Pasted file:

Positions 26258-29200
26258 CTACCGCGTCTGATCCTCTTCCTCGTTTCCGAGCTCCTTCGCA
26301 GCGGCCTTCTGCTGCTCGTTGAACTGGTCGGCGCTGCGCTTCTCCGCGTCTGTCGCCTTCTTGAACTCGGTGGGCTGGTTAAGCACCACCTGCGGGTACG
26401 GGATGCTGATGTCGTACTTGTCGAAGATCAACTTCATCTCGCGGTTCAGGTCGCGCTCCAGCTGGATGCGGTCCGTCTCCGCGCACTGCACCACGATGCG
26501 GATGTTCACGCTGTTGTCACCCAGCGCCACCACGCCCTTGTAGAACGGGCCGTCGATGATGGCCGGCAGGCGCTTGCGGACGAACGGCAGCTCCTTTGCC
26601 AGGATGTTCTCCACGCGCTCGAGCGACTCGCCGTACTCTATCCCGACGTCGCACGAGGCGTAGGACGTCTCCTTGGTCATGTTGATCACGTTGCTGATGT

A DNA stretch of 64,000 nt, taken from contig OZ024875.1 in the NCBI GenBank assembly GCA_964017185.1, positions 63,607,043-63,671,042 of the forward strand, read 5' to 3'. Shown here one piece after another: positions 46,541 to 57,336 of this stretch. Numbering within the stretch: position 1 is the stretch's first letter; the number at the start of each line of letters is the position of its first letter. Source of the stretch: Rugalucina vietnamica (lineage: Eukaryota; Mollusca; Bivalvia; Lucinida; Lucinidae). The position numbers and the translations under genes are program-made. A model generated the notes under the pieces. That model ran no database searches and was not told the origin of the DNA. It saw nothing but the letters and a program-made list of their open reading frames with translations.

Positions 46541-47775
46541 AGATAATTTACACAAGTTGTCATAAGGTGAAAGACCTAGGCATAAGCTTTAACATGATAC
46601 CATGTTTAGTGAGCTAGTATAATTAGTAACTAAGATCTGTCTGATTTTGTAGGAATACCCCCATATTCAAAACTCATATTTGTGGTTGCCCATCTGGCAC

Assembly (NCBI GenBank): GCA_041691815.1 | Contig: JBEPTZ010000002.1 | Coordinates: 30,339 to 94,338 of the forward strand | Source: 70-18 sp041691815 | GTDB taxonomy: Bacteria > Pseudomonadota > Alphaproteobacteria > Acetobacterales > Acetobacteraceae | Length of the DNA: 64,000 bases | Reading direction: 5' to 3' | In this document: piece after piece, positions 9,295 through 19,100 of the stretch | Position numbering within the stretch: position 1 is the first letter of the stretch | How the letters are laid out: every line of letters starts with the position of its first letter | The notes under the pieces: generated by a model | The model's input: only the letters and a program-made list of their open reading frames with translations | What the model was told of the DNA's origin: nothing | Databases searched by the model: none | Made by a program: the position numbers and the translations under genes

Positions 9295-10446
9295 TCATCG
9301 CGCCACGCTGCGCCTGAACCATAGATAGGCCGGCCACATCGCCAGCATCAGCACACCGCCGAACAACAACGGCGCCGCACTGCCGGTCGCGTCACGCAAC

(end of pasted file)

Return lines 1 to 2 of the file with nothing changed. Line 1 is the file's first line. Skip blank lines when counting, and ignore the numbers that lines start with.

Positions 26258-29200
26258 CTACCGCGTCTGATCCTCTTCCTCGTTTCCGAGCTCCTTCGCA